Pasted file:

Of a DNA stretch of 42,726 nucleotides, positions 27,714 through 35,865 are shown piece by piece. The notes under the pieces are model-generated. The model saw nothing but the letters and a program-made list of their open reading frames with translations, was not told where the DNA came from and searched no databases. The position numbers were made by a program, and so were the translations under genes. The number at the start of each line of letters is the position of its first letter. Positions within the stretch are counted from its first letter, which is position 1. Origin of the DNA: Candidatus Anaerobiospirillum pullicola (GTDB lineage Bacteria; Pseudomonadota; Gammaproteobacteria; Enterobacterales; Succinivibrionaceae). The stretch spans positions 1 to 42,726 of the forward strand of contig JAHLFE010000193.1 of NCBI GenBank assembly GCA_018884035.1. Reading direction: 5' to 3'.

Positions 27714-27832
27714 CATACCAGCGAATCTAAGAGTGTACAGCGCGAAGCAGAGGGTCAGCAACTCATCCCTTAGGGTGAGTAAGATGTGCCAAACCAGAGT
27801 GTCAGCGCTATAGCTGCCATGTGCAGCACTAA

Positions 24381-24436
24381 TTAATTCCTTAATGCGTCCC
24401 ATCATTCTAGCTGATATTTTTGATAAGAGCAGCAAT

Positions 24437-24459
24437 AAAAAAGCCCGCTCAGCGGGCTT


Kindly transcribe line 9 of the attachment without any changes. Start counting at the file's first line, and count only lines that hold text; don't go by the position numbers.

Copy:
24437 AAAAAAGCCCGCTCAGCGGGCTT